According to the date on the clinker the Scythe Maker’s House was built in 1600, when it belonged to the prince’s Upper Ironworks. When the ironworks closed down the building was purchased and enlarged by the scythe maker Jan Michal Hartel, who also made wire and tools there. Apart form a few short periods, the building belonged to the Hartl family until 1812, i.e. until the Scythe Maker’s House was sold to Jan Heinrich, the ranger of the Teutonic Order. In 1845 the ownership of the Scythe Maker’s House was transferred to Josefa Langrová, the owner of the neighbouring mill. In 1898 the site passed into the hands of the miller Anton Frank, who also rented it out (in 1921 the building was home to the families of a wheelwright, a sawmill hand and a coachman). The Frank family owned the Scythe Maker’s House until 1945, when it was signed over to Josef and Jarmila Pelánový. In 1974 the building was bought by the District Regional History Museum in Bruntál, which planned to use it as a recreation facility for its employees, although its exceptional structural and heritage value predestined it to be a museum with exhibitions of rural housing and forestry. The housing exhibition on the ground floor consists of an apartment – life tenancy flat, containing a bedroom and living room, with the forester's household upstairs with a study, bedroom, kitchen and grandmother's room. The forestry exhibitions, presenting forest cultivation and protection and the history of forestry, are situated on the 2nd floor of the building.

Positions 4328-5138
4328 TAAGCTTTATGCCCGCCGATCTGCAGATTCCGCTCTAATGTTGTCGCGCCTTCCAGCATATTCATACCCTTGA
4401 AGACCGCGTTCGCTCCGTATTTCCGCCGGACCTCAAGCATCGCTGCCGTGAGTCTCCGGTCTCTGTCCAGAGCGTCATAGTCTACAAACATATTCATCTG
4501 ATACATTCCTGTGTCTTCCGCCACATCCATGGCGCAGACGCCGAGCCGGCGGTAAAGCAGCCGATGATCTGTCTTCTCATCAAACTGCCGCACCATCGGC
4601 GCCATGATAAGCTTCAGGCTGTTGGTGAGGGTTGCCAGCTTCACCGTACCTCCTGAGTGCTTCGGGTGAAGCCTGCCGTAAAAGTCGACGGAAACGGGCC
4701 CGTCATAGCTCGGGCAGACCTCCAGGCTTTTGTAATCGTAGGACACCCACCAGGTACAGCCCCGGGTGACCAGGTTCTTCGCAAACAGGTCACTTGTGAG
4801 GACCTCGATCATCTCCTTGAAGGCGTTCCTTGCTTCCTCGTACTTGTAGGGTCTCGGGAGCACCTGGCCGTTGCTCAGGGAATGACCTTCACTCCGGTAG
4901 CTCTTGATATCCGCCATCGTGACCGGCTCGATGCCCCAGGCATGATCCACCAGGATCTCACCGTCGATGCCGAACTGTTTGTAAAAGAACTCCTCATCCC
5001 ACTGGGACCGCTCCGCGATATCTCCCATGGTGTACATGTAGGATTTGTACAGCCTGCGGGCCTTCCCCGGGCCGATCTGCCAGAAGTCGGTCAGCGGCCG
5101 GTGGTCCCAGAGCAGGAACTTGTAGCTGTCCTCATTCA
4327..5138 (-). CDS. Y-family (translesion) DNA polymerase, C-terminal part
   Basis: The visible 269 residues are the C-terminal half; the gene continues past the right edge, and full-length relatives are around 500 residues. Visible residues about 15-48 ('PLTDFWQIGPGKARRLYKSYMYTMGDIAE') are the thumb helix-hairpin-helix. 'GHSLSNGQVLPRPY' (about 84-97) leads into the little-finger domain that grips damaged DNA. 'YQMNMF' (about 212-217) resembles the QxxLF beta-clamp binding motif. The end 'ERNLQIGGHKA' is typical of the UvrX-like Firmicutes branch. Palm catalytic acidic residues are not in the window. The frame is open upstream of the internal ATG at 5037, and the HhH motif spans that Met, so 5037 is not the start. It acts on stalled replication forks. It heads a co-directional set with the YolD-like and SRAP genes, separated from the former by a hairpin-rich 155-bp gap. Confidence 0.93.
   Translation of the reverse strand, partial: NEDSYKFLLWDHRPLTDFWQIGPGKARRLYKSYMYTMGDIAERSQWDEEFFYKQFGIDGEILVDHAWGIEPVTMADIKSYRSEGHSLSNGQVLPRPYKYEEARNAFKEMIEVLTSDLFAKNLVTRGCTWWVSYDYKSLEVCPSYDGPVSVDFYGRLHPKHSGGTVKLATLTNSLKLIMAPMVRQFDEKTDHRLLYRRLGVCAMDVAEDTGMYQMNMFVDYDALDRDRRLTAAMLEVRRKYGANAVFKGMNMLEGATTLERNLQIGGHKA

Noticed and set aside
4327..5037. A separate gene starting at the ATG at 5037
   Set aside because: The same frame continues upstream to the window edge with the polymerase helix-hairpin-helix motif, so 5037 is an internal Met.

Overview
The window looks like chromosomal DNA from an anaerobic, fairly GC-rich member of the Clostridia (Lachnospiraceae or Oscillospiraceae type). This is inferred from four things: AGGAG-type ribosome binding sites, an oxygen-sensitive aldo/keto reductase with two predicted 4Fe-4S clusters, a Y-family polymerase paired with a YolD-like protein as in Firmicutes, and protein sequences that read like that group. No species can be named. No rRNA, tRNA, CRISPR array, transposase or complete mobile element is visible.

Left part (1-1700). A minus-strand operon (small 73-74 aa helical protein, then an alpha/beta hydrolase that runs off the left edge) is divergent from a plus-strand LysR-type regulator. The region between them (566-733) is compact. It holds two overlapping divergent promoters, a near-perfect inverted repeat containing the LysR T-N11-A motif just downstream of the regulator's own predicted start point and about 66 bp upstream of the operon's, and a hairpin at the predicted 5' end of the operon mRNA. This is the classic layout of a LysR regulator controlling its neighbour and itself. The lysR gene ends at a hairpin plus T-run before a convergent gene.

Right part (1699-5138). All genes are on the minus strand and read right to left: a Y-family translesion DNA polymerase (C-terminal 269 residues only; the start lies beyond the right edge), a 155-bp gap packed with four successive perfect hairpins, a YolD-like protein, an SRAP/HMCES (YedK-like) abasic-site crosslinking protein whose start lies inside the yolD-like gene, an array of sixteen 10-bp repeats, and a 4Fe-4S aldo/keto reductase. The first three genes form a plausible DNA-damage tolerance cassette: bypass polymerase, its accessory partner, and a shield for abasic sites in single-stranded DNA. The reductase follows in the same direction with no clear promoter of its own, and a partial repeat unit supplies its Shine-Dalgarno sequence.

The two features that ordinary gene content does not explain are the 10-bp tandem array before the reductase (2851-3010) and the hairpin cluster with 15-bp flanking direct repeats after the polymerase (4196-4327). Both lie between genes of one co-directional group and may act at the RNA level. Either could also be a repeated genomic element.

The former Scythe Maker’s House in Karlovice is unique in terms of its architecture, shape and layout. The other buildings to have been preserved at the site are a brick shed, and a barn built onto the granary. This contains exhibitions of farming tools and implements that give a clear picture of life and work in the village in the past, as well as a herb attic. The site also includes a garden.